Over the last couple of years the Federal Reserve has made an unprecedented public relations effort to increase their appearance of transparency.
In January 2012 the FOMC named an explicit, numerical interest rate target of 2 percent. At the same time the Fed started releasing the 17 committee participants' forecasts of when the federal funds rate would go up.
In December of 2012 the Fed tied interest rates to a 6.5% unemployment rated target. Chairman Ben Bernanke essentially said that using this threshold will make the Fed's moves more transparent.
The ECB has likewise undertaken similar measures to promote the notion of transparency.
Parallel in timeframe with these unprecedented moves toward promoting central bank transparency, we see the ratings agencies coming under scrutiny by both the European Union and the United States Government.
The US Government recently sued Standard & Poors, alleging that the ratings agency ignored their own guidelines in regard to rating Mortgage Backed Securities prior to the housing bust. Several states are expected to join the Justice Department's suit.
While it is obviously true that the rating agencies missed the dangers of the subprime mortgage bubble. It is also true that the Fed was far behind the curve in response to the financial crisis. This is evidenced by the recent release of documents from the Fed that chronicles their response to the unfolding crisis in 2007. Neither party has a crystal ball. Transparency does not necessarily translate to accurate forecasting and truth.
For the very reason that no one has the monopoly on future knowledge, it is important to have as much information available from as many sources as possible. At the end of the day, all a rating from a ratings agency is, is an opinion (hopefully honest and well-informed). In past times, these agencies were largely judged and valued on their reputation. A monopoly on giving information or warnings is a recipe for corruption.
Recent controversies involving ratings agencies and governments have regarded the ratings agency's ability to push sovereign bond yields up by downgrading a country's debt. Muzzling the ratings agency's could be a major ingredient to further creating a dangerous sovereign debt bubble.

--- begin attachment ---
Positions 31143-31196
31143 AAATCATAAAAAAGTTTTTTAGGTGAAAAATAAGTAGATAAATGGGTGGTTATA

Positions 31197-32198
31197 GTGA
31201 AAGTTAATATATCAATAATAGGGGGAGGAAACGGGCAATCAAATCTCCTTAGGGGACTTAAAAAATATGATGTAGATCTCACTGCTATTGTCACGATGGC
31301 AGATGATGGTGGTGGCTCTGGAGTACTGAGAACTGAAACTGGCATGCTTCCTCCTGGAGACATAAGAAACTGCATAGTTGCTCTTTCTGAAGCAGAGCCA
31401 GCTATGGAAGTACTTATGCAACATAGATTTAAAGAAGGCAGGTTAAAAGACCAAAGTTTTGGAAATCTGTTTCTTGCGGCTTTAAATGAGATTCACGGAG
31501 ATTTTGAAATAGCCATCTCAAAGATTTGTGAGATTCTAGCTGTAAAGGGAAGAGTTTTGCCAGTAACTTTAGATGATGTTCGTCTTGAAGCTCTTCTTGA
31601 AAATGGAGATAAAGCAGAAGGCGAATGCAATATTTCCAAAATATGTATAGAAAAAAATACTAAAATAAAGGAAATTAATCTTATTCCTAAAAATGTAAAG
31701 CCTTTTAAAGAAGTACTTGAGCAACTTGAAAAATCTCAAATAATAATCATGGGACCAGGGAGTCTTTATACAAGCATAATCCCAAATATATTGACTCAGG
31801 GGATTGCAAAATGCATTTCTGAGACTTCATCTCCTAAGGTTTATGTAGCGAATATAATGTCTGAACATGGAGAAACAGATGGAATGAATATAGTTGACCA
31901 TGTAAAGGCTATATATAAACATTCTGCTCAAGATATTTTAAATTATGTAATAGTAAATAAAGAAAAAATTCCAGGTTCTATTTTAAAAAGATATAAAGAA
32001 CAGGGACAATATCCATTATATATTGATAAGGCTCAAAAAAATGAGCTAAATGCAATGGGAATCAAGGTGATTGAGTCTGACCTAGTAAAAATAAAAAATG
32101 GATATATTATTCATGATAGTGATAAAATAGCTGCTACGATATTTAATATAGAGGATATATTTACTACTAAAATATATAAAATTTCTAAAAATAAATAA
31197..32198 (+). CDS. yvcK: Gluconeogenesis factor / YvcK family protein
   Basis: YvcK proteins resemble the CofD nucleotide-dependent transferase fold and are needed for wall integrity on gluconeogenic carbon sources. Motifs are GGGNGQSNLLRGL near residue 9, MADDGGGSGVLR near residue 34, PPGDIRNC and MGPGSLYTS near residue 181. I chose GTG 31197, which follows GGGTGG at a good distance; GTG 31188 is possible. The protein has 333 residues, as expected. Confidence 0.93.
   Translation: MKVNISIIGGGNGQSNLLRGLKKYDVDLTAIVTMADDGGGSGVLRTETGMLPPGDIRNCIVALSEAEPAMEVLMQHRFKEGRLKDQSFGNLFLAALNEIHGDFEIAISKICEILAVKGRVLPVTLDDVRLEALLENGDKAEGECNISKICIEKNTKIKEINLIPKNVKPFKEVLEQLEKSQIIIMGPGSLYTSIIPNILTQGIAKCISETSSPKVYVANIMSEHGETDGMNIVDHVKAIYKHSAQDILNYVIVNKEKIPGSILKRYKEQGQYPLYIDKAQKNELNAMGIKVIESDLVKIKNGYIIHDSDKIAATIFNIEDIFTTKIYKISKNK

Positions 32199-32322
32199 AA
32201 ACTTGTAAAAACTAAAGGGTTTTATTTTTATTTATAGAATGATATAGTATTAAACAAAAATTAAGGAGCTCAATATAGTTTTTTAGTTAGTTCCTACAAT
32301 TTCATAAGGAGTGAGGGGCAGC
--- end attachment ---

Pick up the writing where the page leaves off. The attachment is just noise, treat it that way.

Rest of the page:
Punishing the messenger is generally not the best solution. The messenger will be discredited if they cry "wolf" when not needed. When the dust has settled, the opinions from the ratings agencies will likely continue to flow freely, as this is a mark of a free society.
In the long-run it is unlikely that the long tradition of services that the ratings agencies provide will be significantly altered by the current actions against these agencies. McGraw-Hill and Moody's are both broad based companies and the current action in these stocks may be a great entry point. As the negative news cycle takes its course, a potentially profitable opportunity is being presented to go long these names.
McGraw-Hill (MHP) is the owner of the Standard & Poors ratings agency mentioned above. The stock has risen steadily since its sub-$20.00 per share 2009 lows to almost $60.00 per share prior to the announcement of the Justice Department's suit. After the announcement of government action MHP has fallen dramatically. MHP is trading at about a 12.5x forward looking earnings ratio and about 29x trailing earnings.
Moody's Corp. (MCO) has fallen in sympathy with MHP even though MCO has not been sued--at least so far. MCO reported stellar earnings last quarter. It is trading at about 12x forward earnings and about 15x trailing earnings.